With eight weeks to go, there is still no deal in sight. Our meeting place, with blackboards on the outside promoting fresh fish and oysters, is a respite from the feverish politics of Westminster.
I reflect that in almost 25 years of reporting on British politics, nothing has prepared me for the despair and division gripping the political class and indeed the country as a whole. Brexit has become the nation’s defining issue; it has turned Rudd’s Conservative party into a feuding rabble and the British political system upside down. “Extraordinary,” she agrees, in her cut-glass drawl. As she takes her seat at a plain café-style table, she sets out her stall.
“I feel no deal is a bad outcome and I feel we are getting too close to it,” she says. “I’m concerned it could happen by mistake. The government and all MPs have a responsibility to try to stop that.” Fine words, I think. But how?
Four years ago, the decision to go ahead with a Brexit referendum forced everyone to take sides, and Rudd backed the losing one. She not only took a high-profile part in the 2016 referendum campaign to keep Britain in the EU, but she is also publicly fighting to make sure Britain does not leave without a deal, fearing economic disaster if it does.
Bookies put the 55-year-old work and pensions secretary among the favourites to succeed the prime minister, Theresa May, but can an old-school Tory centrist really flourish in an era of political extremes? She has a tiny majority in a constituency that voted Leave, and the people who will choose the next Tory leader are a dwindling band of generally Eurosceptic Conservative party members.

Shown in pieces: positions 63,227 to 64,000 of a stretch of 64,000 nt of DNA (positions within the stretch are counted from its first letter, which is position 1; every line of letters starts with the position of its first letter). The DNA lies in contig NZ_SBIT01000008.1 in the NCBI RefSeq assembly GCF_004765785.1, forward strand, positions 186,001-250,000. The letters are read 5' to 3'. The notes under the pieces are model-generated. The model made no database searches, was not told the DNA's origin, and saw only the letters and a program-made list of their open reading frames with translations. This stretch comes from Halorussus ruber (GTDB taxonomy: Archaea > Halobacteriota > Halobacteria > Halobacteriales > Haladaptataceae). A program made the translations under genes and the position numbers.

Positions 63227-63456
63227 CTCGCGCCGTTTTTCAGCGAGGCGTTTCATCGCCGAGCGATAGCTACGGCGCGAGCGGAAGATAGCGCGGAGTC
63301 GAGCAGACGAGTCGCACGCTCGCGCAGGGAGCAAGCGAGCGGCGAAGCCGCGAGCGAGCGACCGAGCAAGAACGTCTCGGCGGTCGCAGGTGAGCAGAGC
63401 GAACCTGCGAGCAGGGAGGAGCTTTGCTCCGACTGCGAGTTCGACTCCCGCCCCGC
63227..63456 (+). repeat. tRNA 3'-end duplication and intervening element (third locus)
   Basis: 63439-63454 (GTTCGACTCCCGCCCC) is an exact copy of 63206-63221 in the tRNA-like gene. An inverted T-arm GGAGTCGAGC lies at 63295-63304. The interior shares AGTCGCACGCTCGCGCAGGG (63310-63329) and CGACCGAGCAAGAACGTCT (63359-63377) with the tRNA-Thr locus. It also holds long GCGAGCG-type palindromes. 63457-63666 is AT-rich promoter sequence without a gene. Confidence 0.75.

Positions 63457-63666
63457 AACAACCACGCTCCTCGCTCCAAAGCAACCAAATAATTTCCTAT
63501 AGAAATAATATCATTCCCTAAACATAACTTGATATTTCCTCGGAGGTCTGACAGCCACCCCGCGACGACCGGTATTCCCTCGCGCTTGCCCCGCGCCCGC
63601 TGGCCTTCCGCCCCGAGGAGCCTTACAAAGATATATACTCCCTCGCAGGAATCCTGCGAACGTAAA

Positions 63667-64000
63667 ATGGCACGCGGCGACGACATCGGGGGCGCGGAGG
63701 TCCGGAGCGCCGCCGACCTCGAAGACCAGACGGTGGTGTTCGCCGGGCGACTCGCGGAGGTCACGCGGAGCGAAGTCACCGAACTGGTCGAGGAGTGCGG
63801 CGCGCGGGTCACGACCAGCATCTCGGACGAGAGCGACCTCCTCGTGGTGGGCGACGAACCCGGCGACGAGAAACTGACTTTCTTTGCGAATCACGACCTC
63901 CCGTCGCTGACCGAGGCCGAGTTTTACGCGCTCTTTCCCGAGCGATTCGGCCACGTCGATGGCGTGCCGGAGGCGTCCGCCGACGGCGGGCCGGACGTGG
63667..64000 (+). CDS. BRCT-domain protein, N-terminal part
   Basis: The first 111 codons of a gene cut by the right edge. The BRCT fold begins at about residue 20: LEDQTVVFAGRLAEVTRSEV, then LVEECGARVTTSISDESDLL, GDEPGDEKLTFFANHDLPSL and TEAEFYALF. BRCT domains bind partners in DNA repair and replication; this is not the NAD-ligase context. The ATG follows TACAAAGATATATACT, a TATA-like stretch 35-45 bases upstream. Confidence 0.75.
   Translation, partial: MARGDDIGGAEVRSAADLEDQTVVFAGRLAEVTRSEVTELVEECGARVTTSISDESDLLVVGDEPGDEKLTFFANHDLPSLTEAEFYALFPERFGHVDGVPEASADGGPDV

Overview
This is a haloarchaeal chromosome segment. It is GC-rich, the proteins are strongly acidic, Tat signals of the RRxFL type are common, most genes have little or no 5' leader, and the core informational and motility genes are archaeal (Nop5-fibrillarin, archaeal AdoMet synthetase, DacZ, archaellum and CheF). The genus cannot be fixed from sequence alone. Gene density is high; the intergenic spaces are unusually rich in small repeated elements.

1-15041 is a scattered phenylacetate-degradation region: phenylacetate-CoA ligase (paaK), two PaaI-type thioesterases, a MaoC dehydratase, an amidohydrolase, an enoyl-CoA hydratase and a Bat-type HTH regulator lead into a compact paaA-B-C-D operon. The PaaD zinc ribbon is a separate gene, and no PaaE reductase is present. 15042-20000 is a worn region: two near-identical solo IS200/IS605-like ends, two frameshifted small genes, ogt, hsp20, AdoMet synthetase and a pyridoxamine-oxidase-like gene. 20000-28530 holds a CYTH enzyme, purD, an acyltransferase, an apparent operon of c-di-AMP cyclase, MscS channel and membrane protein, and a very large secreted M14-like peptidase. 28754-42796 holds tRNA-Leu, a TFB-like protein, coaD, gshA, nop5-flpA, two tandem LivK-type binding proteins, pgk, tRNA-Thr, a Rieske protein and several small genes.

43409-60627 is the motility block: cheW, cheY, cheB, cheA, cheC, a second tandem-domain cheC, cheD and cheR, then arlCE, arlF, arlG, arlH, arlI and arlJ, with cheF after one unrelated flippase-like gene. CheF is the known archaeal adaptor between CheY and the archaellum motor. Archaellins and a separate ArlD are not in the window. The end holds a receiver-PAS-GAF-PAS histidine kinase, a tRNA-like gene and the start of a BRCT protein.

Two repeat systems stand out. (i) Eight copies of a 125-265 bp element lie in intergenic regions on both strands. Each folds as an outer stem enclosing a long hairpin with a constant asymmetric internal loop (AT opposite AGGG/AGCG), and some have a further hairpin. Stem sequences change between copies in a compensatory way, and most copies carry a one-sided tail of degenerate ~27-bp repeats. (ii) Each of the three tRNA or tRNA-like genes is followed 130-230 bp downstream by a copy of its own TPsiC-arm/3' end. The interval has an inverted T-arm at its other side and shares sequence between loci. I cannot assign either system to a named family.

In many ways, she seems better suited to the “chumocracy” era of David Cameron, who was lampooned for surrounding himself with fellow children of privilege. Her upbringing — born to a stockbroker father and a blue-blooded magistrate mother, and schooled at Cheltenham Ladies’ College — is classic old-school Tory. It all sounds pretty privileged, I say.
“You don’t really see it as a child, but yes, absolutely it was.”
She never had any hesitation in becoming a Conservative, describing herself as a “one nation” liberal Tory. But she inherited from her father one potentially fatal flaw in today’s Conservative party: she has always been a passionate European.
A tall figure in black flared trousers and black silk shirt, she looks out towards what claims to be Europe’s biggest beach-launched fishing fleet. She has chosen the venue partly to show me the new face of Hastings, an ancient port attached to a Victorian resort that has had years of decline and serious social problems. Rudd was re-elected in 2017 with a majority of only 346. “I love every one of them,” she says, laughing.